When and how did you learn you had scoliosis?I first learned I had scoliosis in the fourth grade during a school screening. The nurse ran her finger up and down my spine multiple times and I knew something wasn’t right. She immediately walked me to the front office and had them call my mom to come into the school as if something was wrong and I remember feeling like I was in trouble. When my mom arrived, they explained that they detected a slight curvature in my spine and suggested I see a doctor for treatment. She took me to our pediatrician, who assured us that 10 percent of women in the United States have scoliosis and I’d probably grow out of it. Ironically, my mother’s family are huge in the chiropractic community—they own a publication called “The American Chiropractor,” and two of my uncles as well as my grandfather were practicing chiropractic. We consulted with them and they confirmed that as long as the curve did not increase we shouldn’t be worried. With that in mind, I went on practicing gymnastics and cheerleading and didn’t give it another thought till I was 16. It was then that we discovered my curve had developed immensely.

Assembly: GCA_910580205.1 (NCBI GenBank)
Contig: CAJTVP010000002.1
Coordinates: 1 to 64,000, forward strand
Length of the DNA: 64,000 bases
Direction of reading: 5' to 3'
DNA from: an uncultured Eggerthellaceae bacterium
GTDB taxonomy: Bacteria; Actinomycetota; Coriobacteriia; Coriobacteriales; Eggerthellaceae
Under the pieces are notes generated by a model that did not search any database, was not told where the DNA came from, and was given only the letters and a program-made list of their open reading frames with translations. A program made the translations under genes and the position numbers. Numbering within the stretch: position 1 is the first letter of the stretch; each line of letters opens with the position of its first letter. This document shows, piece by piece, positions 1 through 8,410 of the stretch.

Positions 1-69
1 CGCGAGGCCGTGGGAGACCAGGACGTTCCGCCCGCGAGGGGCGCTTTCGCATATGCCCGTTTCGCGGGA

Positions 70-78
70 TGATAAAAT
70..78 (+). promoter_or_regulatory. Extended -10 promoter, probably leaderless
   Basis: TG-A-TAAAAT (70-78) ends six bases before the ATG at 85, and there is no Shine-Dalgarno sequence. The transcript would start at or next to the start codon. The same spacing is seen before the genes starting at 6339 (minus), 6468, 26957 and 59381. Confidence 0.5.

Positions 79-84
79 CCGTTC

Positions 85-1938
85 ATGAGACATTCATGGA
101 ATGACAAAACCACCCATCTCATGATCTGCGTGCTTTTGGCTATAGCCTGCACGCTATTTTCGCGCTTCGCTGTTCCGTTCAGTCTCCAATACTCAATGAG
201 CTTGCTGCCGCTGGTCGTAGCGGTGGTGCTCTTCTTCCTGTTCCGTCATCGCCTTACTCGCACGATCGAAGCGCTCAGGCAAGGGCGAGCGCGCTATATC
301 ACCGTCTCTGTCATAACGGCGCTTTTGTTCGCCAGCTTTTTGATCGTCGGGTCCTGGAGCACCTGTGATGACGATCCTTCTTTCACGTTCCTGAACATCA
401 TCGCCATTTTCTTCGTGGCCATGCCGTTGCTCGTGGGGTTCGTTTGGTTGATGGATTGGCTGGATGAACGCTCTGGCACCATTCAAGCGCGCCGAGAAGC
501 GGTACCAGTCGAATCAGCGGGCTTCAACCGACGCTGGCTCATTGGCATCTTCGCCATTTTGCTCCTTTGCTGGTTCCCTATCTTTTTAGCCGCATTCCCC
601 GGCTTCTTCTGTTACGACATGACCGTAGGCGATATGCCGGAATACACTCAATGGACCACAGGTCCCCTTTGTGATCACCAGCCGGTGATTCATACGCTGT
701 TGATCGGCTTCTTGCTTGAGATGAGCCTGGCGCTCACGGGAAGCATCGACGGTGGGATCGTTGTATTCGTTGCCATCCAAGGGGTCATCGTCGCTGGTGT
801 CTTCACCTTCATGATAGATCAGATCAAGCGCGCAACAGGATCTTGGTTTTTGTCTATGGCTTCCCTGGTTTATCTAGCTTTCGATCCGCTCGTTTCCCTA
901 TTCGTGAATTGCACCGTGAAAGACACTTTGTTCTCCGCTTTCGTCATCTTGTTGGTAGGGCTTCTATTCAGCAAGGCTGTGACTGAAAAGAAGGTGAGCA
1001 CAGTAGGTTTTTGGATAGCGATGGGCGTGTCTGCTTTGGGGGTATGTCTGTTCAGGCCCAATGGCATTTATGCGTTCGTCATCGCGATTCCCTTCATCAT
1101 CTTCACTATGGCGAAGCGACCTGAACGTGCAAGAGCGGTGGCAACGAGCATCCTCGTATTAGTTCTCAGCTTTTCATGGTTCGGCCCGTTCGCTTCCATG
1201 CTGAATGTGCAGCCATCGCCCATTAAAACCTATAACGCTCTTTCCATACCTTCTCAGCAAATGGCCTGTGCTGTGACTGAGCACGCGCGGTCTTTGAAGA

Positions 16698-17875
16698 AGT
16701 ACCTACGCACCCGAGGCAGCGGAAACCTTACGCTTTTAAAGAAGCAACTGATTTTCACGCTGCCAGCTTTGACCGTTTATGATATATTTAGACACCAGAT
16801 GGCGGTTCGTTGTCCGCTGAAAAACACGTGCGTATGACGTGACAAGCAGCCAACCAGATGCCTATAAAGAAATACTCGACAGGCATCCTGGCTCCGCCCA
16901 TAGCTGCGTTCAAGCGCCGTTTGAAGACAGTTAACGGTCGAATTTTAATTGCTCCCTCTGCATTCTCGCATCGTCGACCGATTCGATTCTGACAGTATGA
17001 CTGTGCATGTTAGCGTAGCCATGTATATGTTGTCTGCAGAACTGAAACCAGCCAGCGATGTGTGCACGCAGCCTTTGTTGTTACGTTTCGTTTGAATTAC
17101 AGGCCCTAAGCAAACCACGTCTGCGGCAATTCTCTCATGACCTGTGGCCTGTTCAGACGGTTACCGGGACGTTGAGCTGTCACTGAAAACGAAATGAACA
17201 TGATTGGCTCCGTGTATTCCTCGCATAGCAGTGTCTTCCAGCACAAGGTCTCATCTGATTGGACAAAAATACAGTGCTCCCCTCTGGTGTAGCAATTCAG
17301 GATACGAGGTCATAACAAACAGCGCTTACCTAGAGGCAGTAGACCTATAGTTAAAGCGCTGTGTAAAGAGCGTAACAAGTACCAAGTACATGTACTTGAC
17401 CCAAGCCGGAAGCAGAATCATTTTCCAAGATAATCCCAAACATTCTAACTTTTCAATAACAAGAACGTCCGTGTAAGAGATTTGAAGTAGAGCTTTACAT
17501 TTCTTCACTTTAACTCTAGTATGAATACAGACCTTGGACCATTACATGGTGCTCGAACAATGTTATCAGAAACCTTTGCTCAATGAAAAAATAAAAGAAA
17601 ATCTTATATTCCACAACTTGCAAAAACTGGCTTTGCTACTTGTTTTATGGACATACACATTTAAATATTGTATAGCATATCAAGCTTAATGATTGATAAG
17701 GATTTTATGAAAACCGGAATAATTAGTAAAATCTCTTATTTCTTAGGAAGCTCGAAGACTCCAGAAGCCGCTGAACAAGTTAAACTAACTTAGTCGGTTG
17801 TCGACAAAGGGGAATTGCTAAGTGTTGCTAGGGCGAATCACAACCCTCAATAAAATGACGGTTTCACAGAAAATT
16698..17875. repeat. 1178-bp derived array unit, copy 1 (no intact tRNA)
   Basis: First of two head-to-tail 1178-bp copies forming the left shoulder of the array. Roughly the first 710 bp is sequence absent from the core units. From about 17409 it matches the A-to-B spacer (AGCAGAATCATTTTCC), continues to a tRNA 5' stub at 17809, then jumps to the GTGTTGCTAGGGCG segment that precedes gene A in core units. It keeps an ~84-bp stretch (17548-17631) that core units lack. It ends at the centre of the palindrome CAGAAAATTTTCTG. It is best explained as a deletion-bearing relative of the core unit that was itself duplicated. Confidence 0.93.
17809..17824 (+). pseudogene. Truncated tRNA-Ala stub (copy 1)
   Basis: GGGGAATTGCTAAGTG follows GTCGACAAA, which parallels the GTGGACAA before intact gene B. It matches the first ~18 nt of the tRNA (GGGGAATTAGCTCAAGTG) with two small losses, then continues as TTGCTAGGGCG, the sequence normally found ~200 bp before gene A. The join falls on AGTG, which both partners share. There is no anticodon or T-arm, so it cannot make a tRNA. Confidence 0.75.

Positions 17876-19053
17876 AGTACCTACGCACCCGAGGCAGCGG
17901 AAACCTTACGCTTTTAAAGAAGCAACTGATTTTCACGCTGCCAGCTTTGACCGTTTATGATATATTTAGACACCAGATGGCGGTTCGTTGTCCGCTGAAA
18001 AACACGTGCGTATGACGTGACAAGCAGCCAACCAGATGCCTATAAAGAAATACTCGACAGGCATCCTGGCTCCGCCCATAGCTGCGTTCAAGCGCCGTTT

How did scoliosis affect your teenage years? How did you imagine your future?It’s affected me significantly, and has truly molded me into the type of person I am today. People don’t understand what telling a young girl they have a “spinal deformity” will do to them, and we need to be more cautious with how we communicate this messaging to young minds. When I was 16 my scoliosis curve escalated to 60 degrees, and it felt like it happened overnight. During my teenage years I grew up in the Republic of Panama with my family and was living in somewhat of a bubble, so I desperately wanted to talk to someone who understood what I was going through. Thanks to my mother’s family, I was blessed to be surrounded by a team of chiropractors who guided me to the best treatment facilities in the USA. I’d attend scoliosis rehabilitation for two-week periods at a time multiple times per year. Even though my mother would come with me, it was extremely depressing and took a lot of my physical and emotional energy. When thinking of my future, I immediately pictured the humpback of Notre Dame. I thought that was going to be me when I was older. Thankfully, after the first two weeks of very intense treatment, my curve had reduced to 40 degrees and I was able to return to Panama with a regimen of at-home exercises, a back brace, and a chair I strapped myself to for 30 minutes, twice a day—it essentially pulled my spine straighter, to help hold the change. Unfortunately, my curve crept back to 60 degrees and thus began my never ending battle with going in and out of rehab to combat my very persistent scoliosis. I remember laying in bed under my covers crying with my laptop, wishing I could talk to someone who was a success story so I knew everything would be okay. I remember frantically pulling out my laptop and searching for people on YouTube who were sharing their stories, but all I could find were people walking me through their surgeries or other depressed souls. I could not find a single person who was living a healthy and pain-free life, surgery-free, and it was extremely upsetting. I wanted more than anything to get better without having to go through surgery, as it wasn’t something me or my family felt comfortable with.